In known optical fiber plug-in connections, the tolerances of some precision parts must be less than one micrometer in order to attain low attenuation values. Since in some instances the couplers are disposed in a frame plate and the plugs are located at the rear of a plug-in housing, an axial misalignment and an angular deviation between plug and coupler may occur upon making the plug-in connection for tolerance reasons or due to cable weight and stress forces acting on the cable. In view of their high precision, known plug-in connections allow a compensation of these tolerances only at very small positional deviations. However, a considerably wider tolerance range would be desirable e.g. axial misalignment of up to a few millimeters as well as angular deviations of up to a few degrees between the coupler axis and the plug axis.

An optical fiber plug-in connection of this type is e.g. shown in FIGS. 1 to 3 in which a plug pin 1 is rigidly connected with the respective cable clamp 7 and is insertable in a coupler for connection with a coupler pin 1'. The plug pin 1 and the coupler pin 1' contain a respective optical fiber end and are positioned to each other by a coupler sleeve 2 in such a manner that the fiber ends meet to a sufficient degree. Since optical losses of substantial magnitude are encountered in a monomode fiber upon a misalignment of less than one micrometer, the play between the coupler sleeve 2 and the pins 1, 1' should not exceed about half a micrometer

FIG. 2 depicts the position of the plug relative to the coupler during the plug-in connection. In order to be able to insert the plug pin 1 into the coupler sleeve 2, the respective axes A and B should be aligned as accurately as possible. This is achieved by providing the plug with a centering sleeve 3 which surrounds the plug pin 1, and by providing the coupler with a centering sleeve 4 in which the coupler sleeve 2 is centrally supported. The play between the centering sleeves 3, 4 is of such magnitude that the admissible angle of e.g. 1 degree between the respective mounting sheets 5, 6 is compensated during the plug-in connection. Consequently, there is still a slight misalignment when the plug pin 1 is about to penetrate into the coupler sleeve 2. This misalignment is compensated by floatingly supporting the cable clamp 7 within the centering sleeve 3 and in the plug housing, respectively, the latter not being shown in detail. This play is sufficient to align the plug pin 1 at small lateral misalignment and slight angular differences so as to be able to slide into the coupler sleeve 2. However, as shown in FIG. 3, at greater misalignment, especially at greater angular deviations, a jamming or self-locking occurs.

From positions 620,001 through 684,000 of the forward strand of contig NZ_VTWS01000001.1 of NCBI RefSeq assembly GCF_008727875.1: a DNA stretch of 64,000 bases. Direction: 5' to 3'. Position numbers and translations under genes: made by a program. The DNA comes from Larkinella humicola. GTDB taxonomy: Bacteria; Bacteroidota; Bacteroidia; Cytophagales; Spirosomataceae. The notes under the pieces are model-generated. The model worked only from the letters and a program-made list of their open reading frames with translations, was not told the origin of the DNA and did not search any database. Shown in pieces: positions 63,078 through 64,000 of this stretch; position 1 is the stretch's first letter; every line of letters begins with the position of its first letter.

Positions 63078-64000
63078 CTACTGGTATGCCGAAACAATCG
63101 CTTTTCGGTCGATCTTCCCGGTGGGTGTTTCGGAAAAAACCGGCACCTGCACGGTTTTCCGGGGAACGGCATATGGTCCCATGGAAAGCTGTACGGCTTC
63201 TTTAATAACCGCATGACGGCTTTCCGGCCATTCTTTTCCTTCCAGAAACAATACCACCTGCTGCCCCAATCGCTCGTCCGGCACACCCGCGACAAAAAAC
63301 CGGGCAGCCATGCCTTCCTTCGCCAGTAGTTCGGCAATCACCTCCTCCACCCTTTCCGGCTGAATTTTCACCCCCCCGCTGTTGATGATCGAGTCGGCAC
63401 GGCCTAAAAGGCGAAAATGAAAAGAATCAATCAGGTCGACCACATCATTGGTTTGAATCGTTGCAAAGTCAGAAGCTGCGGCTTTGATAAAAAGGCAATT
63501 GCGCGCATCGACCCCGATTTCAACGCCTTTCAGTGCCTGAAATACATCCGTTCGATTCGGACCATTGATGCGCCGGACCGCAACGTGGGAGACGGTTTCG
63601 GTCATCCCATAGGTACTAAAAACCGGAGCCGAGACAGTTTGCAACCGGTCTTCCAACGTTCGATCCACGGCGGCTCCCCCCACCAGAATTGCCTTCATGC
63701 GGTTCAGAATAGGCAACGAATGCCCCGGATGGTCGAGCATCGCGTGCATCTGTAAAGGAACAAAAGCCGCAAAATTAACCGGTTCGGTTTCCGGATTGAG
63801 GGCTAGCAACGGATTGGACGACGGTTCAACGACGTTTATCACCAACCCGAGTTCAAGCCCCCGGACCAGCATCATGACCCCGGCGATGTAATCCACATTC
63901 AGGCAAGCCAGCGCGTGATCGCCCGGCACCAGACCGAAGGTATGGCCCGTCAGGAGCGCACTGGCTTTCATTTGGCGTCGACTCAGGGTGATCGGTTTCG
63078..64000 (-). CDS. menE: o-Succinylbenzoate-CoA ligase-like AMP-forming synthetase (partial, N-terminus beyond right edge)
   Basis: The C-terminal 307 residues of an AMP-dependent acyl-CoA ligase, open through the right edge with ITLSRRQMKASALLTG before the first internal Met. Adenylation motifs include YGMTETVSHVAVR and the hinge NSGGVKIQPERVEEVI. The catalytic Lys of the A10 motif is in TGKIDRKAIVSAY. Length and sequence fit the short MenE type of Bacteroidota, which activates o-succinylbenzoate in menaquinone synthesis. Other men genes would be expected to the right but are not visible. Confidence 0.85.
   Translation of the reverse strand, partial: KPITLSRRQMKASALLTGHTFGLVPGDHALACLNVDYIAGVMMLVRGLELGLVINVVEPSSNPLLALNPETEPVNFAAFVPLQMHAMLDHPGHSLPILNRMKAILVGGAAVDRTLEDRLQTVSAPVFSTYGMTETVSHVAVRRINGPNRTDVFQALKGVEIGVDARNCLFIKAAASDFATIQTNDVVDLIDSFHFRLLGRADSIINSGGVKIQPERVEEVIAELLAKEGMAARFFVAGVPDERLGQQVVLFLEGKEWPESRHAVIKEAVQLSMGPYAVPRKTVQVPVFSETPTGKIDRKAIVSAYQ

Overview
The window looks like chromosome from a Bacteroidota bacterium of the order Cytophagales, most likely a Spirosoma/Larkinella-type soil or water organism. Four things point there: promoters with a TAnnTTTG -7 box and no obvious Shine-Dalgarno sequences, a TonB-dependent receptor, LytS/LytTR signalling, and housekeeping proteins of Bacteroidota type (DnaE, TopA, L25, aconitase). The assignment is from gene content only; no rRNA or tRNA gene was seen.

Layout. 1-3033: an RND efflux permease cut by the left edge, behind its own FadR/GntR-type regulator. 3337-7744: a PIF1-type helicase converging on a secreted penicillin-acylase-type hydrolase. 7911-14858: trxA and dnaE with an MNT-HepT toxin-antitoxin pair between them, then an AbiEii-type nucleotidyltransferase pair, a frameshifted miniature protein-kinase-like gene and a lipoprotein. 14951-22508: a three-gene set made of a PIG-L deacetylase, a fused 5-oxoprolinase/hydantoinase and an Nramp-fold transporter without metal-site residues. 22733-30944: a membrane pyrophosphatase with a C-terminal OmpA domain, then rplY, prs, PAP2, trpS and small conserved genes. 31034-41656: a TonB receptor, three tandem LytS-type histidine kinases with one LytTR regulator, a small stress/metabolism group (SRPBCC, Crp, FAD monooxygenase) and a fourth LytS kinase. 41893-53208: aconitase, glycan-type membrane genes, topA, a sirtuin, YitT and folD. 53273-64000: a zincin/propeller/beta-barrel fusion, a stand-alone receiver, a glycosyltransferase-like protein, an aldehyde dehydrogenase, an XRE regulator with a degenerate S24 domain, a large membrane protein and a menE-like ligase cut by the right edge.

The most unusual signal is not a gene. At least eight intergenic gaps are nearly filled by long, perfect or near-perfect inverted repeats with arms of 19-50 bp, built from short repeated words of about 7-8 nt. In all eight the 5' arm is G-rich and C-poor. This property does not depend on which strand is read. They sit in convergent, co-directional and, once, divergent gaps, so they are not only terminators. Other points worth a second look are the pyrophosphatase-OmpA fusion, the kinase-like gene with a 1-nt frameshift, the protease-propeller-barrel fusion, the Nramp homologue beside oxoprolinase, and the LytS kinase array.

SUMMARY OF THE INVENTION

It is thus an object of the present invention to provide an improved optical fiber plug-in connection obviating the afore-stated drawbacks.

This object and others which will become apparent hereinafter are attained in accordance with the present invention by radially elastically supporting the plug pin relative to the plug centering sleeve.